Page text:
Wednesday, 28 March 2012

Dangerous booms

Geoff Bertram warns that the NZ west coast mining boom could be dangerous. Because booms end.

There is some evidence for that areas with primarily extractive resource bases have lower growth rates; in the development literature, it's called the "resource curse": rents from mining are dissipated through rent-seeking corrupt governments, with little ongoing benefit for the population. And, there's some evidence for it in U.S. county level data too: Stratford Douglas finds that Appalachian counties with more coal fared worse than others in later growth.

But this is hardly an argument for barring resource development on the West Coast; we could as usefully tell Lotto winners to tear up their tickets because a lot of them wind up bankrupt. Rather, it says we need to ensure that collected royalties are used sensibly and that government infrastructure investments should recognize the potentially transitory nature of the boom.

Bertram also worries about effects on other industries via exchange rates - the "Dutch Disease". Again, this, I think, provides more argument for sensibly banking the royalties so it's easier to adjust when the boom ends.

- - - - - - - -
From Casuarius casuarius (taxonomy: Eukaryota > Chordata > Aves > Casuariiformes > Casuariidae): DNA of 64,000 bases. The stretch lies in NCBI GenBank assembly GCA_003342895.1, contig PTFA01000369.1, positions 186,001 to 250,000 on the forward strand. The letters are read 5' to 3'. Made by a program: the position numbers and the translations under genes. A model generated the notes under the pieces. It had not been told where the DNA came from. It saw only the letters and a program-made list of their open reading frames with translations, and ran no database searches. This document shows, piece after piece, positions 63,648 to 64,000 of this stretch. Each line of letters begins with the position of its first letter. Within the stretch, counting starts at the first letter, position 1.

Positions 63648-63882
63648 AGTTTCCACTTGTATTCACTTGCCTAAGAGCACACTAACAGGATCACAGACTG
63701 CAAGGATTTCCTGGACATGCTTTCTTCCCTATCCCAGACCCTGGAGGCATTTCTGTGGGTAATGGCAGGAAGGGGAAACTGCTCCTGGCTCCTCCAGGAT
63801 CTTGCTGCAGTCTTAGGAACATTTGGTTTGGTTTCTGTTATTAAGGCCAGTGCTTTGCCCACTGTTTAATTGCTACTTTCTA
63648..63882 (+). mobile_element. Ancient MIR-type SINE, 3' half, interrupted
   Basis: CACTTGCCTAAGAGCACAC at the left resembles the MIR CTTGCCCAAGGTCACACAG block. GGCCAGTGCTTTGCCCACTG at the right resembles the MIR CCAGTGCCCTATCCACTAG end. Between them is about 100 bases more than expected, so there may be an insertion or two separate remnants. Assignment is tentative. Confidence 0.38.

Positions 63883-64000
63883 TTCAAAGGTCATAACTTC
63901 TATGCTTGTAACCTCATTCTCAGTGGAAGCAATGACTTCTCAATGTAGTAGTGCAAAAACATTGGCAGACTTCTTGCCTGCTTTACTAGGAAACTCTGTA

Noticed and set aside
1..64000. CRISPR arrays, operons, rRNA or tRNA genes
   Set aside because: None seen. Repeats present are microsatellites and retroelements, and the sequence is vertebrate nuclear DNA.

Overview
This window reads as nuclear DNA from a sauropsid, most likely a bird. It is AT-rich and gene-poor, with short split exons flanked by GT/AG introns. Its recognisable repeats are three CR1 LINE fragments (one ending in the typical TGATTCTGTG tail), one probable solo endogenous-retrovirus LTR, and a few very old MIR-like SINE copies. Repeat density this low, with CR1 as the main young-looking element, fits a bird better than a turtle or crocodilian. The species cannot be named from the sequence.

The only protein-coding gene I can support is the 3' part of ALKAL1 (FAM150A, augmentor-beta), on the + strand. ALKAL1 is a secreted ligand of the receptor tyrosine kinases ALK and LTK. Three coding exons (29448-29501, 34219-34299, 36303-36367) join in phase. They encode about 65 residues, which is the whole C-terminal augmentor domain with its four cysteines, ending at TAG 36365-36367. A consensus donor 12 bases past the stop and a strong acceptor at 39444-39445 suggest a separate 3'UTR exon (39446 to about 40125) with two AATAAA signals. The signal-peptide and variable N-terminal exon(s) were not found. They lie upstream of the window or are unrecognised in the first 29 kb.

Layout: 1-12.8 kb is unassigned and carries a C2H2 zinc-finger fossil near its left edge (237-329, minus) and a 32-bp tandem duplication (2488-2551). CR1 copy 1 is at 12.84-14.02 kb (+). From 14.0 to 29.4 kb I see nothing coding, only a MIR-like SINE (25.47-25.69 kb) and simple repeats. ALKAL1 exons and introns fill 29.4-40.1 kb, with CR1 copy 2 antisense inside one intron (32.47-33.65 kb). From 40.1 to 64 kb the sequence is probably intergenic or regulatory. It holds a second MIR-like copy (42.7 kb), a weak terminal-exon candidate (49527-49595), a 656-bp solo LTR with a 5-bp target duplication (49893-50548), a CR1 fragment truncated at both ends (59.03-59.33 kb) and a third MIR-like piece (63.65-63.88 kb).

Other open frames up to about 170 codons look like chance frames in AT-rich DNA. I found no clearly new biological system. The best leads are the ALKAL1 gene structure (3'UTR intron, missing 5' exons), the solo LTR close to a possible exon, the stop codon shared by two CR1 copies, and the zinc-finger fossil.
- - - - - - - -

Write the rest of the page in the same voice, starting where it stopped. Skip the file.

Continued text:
It's also a bit odd that Bertram reckons mining on the Deniston Plateau would really hurt tourism. We were there the summer before last. There's a whole ton of tourism around the region's mining history. We visited a coal museum; we drove up the top of a small mountain to check out the old mining equipment. It was great. And my parents went to see the working mine; we abstained 'cause it wouldn't have worked out with the kids. The Buller region markets itself on that coal mining tourism. You might as well say that gambling really makes Las Vegas less attractive to tourists. Is an open cast mine in an area already marketed for mining tourism really that damaging for international tourism?


  1. Once you see the open coal mines in Queensland, you will forget about high grade dangerous coal from Westland. Coal is a vast resource.
    Mining coal underground in Westland is like cutting Pinus trees on a 45 degree slope.
    It is not a good idea.
    Most people end up in Westland by accident and pray for good weather to see the mountains and the sea, and hope to leave Greymouth as quick as they can.

    1. I have no knowledge about the relative difficulties. But it's an open-pit gold mine that's currently opposed.